Flako later met me in Maria Hernandez Park and gave me his impression on the change taking place in his home. Flako moved into the neighborhood at a very young age and grew up in a much grittier Bushwick than exists today. He grew up on a deeply rooted gang culture, when drugs brought the danger of violence, disease, addiction, and police officers. He saw many of his peers and classmates falling into this dangerous lifestyle as a means of survival. Flako may have been destined for the same, but he says that a school teacher named Steven Haff, who operates Still Waters in a Storm, singled him out and introduced him to a world of literature and theater. Flako found a passion that took him to university in Vermont where he found a world that looked nothing like the one he had always lived in. By the time he came back to Bushwick a little over ten years ago he was shocked to see that the undergraduate culture he’d become accustomed to in Vermont had found its way into his own neighborhood.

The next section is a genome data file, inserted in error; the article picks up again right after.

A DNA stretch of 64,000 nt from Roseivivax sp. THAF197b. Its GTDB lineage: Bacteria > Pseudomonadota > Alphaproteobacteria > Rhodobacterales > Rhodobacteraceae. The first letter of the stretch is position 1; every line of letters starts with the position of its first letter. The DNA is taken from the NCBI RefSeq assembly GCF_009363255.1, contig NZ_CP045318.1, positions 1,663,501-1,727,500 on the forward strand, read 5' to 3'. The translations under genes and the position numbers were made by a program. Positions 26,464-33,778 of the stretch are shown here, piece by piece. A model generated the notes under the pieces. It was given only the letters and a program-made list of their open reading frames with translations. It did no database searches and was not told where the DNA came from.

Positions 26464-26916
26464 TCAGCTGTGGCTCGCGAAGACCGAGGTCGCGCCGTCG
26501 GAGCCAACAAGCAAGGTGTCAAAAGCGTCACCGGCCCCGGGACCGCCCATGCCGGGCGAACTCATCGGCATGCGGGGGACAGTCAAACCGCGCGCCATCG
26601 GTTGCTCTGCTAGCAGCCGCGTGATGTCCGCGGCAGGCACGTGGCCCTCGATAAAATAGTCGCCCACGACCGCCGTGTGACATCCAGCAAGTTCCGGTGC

After seeing his performance and talking to him for nearly an hour, I started to get an idea of some of the things he had noticed. That the fear people have of others in this neighborhood comes from very surface differences. And that if we can find common ground in the arts the way Modesto was able to facilitate at the Bushwick Starr, maybe the fear can start to fade and a strong community begin to develop. We can be thankful to people like Modesto and the people who operate the Bushwick Starr that they are raising interest for arts in the community that can be shared by everyone. We can also be grateful to organizations like Still Waters in a Storm and El Puente that inspire children to appreciate the arts, to discover the world and their own potential along with it. You can help.

Please let me know if I’m off base.

This is my conversation with Modesto “Flako” Jimenez. Hear him tell his story in his own words. They’re much more interesting than my words-

[audio https://files.nyu.edu/ltg219/public/Modesto%20_Flako_%20Jimenez.mp3]

Lucas Green